Current events |

Current events

The Simpsons enjoy a family outing far from their Springfield home in THE SIMPSONS MOVIE. Photo credit: Matt Groening
Matt Groening |

Filmmaker Morgan Spurlock wailed on Fast Food Nation (not the book, the metaphoric nation) in his documentary, “Super Size Me,” and did quite a job on his innards too. One imagines he’ll go easier on the underbiting inhabitants of Springfield, U.S.A. In honor of “The Simpsons”‘ hitting 20 – making it the longest-running sitcom ever – Spurlock has created a tribute, “The Simpsons 20th Anniversary Special in 3-D on Ice.” Spurlock reportedly tried to watch all 440 or so episodes in one sitting to prepare, but fell way short. Perhaps more appropriate, he should have watched every episode while consuming only Krusty Burgers, Lard Lad donuts and Duff beer. The documentary airs at 8:30 p.m. on Sunday, Jan. 10 on Fox, and will be preceded by episode No. 450, “Once Upon a Time in Springfield,” with a guest appearance by Anne Hathaway as Krusty the Klown’s new sidekick, Princess Penelope.

Wintersköl is typically marked by events falling just short of serious: the canine fashion show; ice sculptures of frogs and monsters; a beer garden. This year’s bash, though, opens on with a high-minded Aspen Institute dinner discussion about the Goethe Bicentennial celebration that launched modern Aspen, entitled “Why Goethe? Why 1949? Why Aspen?” OK, that’s on Wednesday, Jan. 13 – the day before the official opening of Wintersköl. The real thing kicks off Thursday, Jan. 14 with the appropriately silly “Surfing 50 States,” a hilarious documentary about two young Australians and their clueless but determined effort to surf – or a reasonable facsimile thereof – from the shores of Iowa to the swells of Tennessee. Wintersköl continues through Sunday, Jan. 17 with downhill and uphill races, outdoor concerts, a skating exhibition, and the mother of all things Sköl, Soupsköl. And, of course, fireworks, because it’s been what, almost two weeks? Eliminated this year: the parade through downtown Aspen.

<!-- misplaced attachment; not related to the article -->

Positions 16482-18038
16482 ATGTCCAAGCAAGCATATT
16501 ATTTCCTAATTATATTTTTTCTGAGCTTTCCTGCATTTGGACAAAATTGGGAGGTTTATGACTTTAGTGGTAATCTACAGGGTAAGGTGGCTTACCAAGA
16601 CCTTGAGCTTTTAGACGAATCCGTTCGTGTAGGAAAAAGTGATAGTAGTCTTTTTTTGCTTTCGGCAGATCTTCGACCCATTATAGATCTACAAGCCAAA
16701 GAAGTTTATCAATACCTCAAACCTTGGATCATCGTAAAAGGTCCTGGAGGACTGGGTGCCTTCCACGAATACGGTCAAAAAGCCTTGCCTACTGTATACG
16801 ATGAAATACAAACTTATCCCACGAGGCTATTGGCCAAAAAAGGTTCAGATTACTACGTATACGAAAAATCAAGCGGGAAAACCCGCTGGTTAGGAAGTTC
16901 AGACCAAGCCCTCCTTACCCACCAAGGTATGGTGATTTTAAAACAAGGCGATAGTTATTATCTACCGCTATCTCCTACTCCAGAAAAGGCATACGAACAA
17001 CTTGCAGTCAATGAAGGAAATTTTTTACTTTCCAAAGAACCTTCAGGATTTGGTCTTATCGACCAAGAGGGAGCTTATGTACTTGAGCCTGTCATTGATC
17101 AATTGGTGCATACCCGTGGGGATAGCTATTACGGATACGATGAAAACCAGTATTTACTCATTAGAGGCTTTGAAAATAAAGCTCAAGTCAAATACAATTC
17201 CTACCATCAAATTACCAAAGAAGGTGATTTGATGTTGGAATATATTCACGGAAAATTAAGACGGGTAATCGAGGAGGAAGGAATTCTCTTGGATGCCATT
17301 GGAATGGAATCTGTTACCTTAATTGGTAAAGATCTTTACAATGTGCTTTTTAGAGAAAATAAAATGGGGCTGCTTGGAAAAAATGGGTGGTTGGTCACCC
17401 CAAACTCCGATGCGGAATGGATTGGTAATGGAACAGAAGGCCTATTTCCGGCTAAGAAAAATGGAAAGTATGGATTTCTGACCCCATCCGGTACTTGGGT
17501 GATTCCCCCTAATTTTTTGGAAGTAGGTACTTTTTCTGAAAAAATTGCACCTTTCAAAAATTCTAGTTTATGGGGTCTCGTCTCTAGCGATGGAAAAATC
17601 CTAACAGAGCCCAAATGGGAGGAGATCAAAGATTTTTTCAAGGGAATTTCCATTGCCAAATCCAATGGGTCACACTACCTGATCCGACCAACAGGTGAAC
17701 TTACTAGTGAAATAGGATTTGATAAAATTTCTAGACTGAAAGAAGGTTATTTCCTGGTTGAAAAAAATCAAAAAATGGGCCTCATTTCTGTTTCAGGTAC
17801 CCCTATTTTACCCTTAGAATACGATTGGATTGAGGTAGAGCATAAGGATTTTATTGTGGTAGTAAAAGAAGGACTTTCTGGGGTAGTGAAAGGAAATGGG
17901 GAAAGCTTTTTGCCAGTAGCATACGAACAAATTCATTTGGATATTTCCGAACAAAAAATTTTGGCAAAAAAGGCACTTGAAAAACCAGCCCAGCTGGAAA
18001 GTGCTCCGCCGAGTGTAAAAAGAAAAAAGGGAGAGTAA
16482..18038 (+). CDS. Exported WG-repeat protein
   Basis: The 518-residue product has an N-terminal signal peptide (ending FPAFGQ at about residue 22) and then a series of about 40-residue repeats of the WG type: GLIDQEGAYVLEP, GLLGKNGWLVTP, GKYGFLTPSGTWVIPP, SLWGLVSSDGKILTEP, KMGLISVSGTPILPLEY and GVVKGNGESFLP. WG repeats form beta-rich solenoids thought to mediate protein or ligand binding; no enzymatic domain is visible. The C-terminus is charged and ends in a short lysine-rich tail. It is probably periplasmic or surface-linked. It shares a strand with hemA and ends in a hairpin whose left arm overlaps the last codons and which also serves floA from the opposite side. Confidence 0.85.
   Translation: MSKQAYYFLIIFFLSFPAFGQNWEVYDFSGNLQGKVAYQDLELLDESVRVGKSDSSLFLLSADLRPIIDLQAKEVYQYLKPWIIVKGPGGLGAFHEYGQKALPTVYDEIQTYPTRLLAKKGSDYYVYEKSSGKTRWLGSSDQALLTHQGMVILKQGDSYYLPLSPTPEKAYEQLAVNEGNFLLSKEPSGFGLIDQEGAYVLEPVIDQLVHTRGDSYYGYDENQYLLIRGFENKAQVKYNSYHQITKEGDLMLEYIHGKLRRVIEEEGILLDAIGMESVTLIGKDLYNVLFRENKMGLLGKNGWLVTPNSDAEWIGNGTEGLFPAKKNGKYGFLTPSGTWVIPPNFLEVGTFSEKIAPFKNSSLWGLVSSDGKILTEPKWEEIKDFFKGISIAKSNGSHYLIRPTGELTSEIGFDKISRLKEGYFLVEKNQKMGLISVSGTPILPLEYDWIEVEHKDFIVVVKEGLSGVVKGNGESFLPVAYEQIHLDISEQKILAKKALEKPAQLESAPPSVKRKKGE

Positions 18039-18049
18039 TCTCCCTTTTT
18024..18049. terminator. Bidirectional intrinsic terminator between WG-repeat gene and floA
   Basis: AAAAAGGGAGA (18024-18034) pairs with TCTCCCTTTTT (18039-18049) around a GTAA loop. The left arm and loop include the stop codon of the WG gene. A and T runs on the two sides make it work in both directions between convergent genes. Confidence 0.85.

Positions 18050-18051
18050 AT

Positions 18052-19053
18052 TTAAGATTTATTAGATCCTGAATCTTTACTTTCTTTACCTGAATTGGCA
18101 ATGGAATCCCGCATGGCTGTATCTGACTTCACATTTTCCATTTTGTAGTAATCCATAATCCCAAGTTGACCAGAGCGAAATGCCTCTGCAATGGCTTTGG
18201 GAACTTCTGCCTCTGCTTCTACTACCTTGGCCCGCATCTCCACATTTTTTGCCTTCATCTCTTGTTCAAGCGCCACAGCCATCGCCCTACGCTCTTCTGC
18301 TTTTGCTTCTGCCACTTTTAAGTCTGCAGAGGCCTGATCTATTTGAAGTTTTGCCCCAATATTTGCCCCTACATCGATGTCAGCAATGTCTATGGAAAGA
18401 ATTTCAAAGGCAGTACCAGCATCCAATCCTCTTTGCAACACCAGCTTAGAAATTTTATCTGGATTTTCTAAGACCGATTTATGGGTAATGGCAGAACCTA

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Willoughby: Examining history through generations


Oral family history provides context that textbooks lack. Tying personal experience to collective events renders them relevant. Most of us have family oral history going back only a few generations, but that spans more history than you might think.

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